But according to spending records, the report said, the money was also used to pay for gun range memberships, appreciation meals and fitness trackers for county employees.
Hambright defended the use of the money on things to help retain workers, a problem many local governments around the country are struggling with.
“Anything we can do to better equip, train, and prepare our corrections staff–without further impact on the taxpayer–we will explore and consider,” he said.
Wide Range of Rates
The FCC is expected to lower the rates inmates pay. But Jonathan Thompson, executive director and CEO of the National Sheriffs' Association said that the sheriffs were able to support the bill after lawmakers agreed to require the commission to factor in the costs of running jails into setting the rates. The FCC will also be required to consider the differences in the cost of running jails of different sizes.
The bipartisan law, sponsored by Sen. Tammy Duckworth, an Illinois Democrat, and recently-retired Sen. Rob Portman, an Ohio Republican, is expected to level the playing field after moves by states and counties have led to wildly different call prices around the country.
The FCC under the Obama administration in 2015 capped the amount all inmates had to pay, whether they were locked up in state prisons or local jails and if they were calling within or outside the state, at 11-cents a minute–or $1.65 for a 15-minute call.
That was a major cut from the $2.80 average price inmates in state prisons were paying to make a 15-minute call to someone outside the state and the $3.39 to call people in the same state in 2014, according to an analysis by the Prison Policy Initiative, an advocacy group for the incarcerated. Those in county jails in 2016 were paying $6.74 for the same 15 minute call in-state.
Phone companies serving jails and prisons challenged the Obama era rates, and the newly-elected Trump administration decided not to defend the rules in court. A federal appeals court ruled that while the FCC could cap rates for calls across states, they did not have the authority to limit charges for calls within states. The new law signed by Biden clarifies that the FCC does have that power.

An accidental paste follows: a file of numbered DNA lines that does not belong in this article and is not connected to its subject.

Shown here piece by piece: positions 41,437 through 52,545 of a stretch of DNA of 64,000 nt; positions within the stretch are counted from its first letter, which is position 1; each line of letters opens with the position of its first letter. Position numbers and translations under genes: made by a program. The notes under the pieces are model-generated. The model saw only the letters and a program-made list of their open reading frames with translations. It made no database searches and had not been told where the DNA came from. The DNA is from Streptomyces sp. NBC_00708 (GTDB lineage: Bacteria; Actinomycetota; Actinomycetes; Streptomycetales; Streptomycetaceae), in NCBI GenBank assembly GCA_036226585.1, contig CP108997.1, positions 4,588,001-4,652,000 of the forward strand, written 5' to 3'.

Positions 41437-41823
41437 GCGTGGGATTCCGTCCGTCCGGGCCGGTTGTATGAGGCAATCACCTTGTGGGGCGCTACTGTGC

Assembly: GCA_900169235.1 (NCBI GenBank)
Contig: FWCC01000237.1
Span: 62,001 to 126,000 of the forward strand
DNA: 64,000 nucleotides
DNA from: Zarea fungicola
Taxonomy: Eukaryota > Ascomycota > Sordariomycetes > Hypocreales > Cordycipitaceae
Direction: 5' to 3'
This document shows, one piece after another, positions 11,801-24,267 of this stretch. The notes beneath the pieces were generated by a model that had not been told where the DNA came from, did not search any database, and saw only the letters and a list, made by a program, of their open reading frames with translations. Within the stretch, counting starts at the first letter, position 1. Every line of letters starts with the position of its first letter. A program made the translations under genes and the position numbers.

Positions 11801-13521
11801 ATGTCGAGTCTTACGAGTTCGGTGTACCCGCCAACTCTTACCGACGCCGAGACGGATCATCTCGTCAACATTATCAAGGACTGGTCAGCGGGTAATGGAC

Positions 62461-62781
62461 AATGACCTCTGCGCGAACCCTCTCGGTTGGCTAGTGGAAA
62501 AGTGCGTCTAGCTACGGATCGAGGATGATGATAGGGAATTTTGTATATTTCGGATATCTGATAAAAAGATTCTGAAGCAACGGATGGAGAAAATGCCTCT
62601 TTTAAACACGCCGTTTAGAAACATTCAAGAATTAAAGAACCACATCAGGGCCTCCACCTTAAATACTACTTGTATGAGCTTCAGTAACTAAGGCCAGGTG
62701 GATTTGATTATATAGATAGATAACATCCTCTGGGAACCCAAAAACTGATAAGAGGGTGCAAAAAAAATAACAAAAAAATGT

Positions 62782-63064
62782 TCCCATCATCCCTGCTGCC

Even though the FCC has been unable to set a cap on how much it costs to call people in-state, rates at prisons are down. A 15-minute in-state call from a prison averaged $1.20 in 2021, according to the Prison Policy Initiative study.
Local jails, though, have not lowered their prices as much, likely because revenue from phone calls is less meaningful to states than counties and because those in local jails have shorter sentences, said Wanda Bertram, co-author of the Prison Policy Initiative study.
The average cost of a 15-minute call from a local jail has fallen, the analysis found, but only to $3.15 in 2021, which is still far more than if the call were made from a state prison.
There are wide disparities in call prices between counties and states. According to data compiled by the Prison Policy Initiative, those in Minnesota jails paid an average in 2021 of $5.47 for a 15-minute call in the state. Meanwhile, the rates for the same call in South Dakota averaged $5.33 and in North Dakota $4.70.
The highest local rates in the nation, according to the Prison Policy Initiative, are in Nassau County on New York’s Long Island, where in-state calls cost $4.35 for the first minute and 40-cents for each minute after. County officials did not respond to requests for comment.
In comparison, the California Public Utilities Commission in 2021 capped how much inmates can be charged in both state and local prisons at just 7-cents a minute, or the equivalent of $1.05 for a 15 minute call.
Dallas County, Texas Judge Clay Jenkins, who pushed for the rate in his county to be dropped to 1-cent a minute in 2020, said in an interview that the fast-growing county was seeing revenues rise swiftly enough to not feel the pain of losing the money they were getting paid.
Other governments might not be in the same situation, he noted. “What you have to keep in mind, though,” Jenkins added, “is that revenue shouldn’t be raised this way.”
Kery Murakami is a senior reporter for Route Fifty.